Tuesday, 4 October 2011


From the minute that Murdo Fraser proposed a radical change in the Scottish Conservative party I supported his candidacy for leader. 

There is no doubt in my mind that, over the last 4 years, the serious opposition in parliament has been provided by the Tories, and by Annabel Goldie in particular. But despite Annabel's personal popularity, probably based on the fact that she did provide (largely) sensible opposition, the Tories lost more ground in May's general election.

In my opinion, and I mentioned this to Annabel when I met her, that loss was due to the fact that the UK government was now Tory led and unpopular. David Cameron and his cabinet of millionaire Englishmen has talked much, but not shown much, respect for Scotland. 

So when Murdo promised a re-branding and a distancing from London, I thought this was an excellent idea, based on the fact that we NEED a good opposition; we certainly won't get that from Labour and the Liberals have all but ceased to exisit. I'd have wished him to go further, and not allow his London MPs to take the Tory whip, but it seemed to me to be at least a step in the right direction (if you'll pardon the pun). 

From what I could make out he had the bulk of younger Tories as well as 6 MSPs,  MPs as high profile as Malcolm Rifkind, the party's only MEP and a raft of councillors. 

But it now appears that Cameron may want Ruth Davidson, a 33 year old, who has only just become an MSP at the last election, despite there only being 3 MSPs who have come out in favour of her candidacy. A party spin doctor is alleged to have helped her with her campaign, which may or may not be against the rules, and Ruth now appears to be the bookies favourite to win.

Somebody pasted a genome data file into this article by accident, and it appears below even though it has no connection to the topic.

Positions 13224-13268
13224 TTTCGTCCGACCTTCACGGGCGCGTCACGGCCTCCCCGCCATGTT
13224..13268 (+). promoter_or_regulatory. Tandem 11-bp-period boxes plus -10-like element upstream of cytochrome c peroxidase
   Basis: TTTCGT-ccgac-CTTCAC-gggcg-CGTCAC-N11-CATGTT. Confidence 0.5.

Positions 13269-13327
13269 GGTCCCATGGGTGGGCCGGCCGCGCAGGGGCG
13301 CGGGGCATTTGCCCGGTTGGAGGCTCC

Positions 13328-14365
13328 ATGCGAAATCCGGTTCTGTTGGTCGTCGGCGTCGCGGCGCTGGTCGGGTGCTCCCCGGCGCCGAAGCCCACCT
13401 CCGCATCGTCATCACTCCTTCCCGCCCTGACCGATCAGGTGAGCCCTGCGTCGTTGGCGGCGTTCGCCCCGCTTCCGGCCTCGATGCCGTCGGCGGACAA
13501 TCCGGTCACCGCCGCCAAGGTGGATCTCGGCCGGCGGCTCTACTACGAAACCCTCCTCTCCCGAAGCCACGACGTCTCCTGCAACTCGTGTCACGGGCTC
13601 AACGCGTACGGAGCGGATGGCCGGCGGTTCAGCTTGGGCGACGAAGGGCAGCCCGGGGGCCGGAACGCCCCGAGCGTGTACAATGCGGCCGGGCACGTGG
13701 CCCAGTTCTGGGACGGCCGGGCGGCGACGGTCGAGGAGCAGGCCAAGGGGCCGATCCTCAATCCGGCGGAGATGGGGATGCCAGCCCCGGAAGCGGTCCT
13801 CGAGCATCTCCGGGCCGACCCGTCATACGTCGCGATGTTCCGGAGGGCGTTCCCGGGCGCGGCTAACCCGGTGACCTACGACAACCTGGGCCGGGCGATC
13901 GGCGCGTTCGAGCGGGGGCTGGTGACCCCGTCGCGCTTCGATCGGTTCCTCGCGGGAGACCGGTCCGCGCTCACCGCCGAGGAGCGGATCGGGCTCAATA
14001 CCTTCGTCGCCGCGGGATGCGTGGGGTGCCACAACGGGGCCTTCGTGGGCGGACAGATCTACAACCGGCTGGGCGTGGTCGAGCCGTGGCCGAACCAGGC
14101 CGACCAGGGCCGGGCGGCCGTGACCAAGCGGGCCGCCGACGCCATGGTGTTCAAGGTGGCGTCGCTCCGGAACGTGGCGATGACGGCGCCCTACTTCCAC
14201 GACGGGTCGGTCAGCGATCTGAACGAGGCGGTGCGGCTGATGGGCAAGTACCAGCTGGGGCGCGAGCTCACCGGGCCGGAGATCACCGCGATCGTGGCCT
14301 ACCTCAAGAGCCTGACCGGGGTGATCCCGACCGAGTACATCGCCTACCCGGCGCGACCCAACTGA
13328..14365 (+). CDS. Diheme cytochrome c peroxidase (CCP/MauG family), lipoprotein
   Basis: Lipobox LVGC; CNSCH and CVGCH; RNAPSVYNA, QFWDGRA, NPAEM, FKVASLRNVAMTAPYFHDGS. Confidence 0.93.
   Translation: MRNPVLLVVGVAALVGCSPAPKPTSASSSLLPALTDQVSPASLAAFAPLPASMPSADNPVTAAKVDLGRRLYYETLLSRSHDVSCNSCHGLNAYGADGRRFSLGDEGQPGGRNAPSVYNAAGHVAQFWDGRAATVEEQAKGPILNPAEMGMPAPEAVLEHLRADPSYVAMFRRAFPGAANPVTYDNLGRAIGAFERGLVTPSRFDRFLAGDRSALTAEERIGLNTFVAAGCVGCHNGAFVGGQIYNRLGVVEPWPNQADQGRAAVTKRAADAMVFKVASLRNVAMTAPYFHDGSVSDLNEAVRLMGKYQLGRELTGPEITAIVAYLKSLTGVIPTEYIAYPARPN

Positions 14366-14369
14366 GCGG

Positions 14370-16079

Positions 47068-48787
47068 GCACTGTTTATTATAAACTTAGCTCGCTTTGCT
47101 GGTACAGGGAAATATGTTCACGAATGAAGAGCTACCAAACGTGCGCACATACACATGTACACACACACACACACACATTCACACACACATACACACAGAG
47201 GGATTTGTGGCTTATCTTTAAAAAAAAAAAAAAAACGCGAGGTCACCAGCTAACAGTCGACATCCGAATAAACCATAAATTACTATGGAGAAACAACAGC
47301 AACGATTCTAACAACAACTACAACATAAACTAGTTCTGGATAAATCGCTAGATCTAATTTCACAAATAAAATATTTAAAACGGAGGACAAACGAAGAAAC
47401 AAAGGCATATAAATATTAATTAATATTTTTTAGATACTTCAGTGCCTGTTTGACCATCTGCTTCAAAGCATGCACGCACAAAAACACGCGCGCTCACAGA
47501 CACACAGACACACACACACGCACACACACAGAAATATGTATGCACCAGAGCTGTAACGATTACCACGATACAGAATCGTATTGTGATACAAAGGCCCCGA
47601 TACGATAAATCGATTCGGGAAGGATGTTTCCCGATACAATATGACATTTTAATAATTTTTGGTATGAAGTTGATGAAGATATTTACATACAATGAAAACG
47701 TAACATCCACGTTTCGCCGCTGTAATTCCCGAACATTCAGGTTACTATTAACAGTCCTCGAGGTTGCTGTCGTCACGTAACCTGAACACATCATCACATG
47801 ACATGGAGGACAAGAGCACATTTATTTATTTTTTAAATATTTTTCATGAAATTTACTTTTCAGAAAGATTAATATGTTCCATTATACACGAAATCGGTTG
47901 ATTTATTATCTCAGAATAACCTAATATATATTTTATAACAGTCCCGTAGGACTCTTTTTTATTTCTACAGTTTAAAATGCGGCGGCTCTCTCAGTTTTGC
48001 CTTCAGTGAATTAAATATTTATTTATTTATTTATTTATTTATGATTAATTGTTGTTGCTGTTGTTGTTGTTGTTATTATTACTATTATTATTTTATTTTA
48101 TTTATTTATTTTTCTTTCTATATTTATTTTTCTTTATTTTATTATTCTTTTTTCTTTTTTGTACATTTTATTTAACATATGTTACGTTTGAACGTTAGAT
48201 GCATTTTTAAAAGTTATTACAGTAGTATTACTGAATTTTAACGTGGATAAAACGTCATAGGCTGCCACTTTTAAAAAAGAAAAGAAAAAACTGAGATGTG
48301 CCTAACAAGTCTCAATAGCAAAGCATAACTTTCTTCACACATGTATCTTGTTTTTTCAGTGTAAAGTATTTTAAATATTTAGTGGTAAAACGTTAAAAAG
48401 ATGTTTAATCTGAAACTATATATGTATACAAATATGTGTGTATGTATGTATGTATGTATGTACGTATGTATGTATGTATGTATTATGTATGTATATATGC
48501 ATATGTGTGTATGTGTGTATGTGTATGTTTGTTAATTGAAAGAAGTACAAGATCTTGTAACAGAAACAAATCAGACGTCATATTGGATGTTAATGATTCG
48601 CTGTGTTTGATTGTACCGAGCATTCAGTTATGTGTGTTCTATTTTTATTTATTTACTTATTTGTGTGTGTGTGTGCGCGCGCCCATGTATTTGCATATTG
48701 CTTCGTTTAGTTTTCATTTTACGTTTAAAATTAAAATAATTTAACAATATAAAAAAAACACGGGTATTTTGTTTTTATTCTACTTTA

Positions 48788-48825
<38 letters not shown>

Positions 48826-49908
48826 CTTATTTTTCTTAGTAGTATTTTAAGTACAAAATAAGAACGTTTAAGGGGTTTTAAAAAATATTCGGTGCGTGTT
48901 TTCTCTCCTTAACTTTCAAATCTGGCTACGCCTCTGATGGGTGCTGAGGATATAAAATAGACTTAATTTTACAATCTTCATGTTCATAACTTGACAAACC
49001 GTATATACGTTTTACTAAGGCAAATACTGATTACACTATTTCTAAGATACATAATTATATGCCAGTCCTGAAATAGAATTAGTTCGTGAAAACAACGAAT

Ruth is a Cameroonian, through and through. She has suggested that his policies regarding schools and the NHS should be rolled out in Scotland, and now she has said that if she wins she will encourage Mr Cameron to make more appearances in Scotland and to send his ministers here more often. I think that suggests that Ruth hasn't really got her finger on the pulse of the public mood.

Oh well. All I can say to that is that Mr Salmond is almost certainly backing her now. He often used to say that every time Mrs Thatcher appeared in Scotland, SNP support soared. I don't know if the same thing can be said of Cameron and his ministers, but what I can say is that I have never met a Scot that didn't dislike him intensely, so I wouldn't be surprised. Michael Moore's recent suggestion that he will get the prime Minister and the Cabinet to come to Scotland to promote the union was met by a gale of laughter from us north of the border.

I suspect that Ms Davidson, should she win, will not hold the post for long and that eventually even the arch conservative Conservative, Michael Forsyth, who managed to reduce the Tory representation in London to 0, will come round to the idea that Scotland really doesn't want the London Tories and if there is to be any centre right party, it will have to be one that has as little to do with them as possible.

Pic: Ruth Davidson and David Ruthson Cameron


  1. I always thought that Murdo should have done the sensible thing and waited until he actually was the leader and then announced his change of party idea. Lets face up till he blurted this out he was a shoo in for it and now he seems to have chucked it all away and allowed Davidson to steal his prize. Not that I’m sorry, she is clearly a creature of David Cameron and if she thinks that by having him and his half witted ministers up here is going to help their prospects. That will be the very best thing for the SNP and its independence campaign.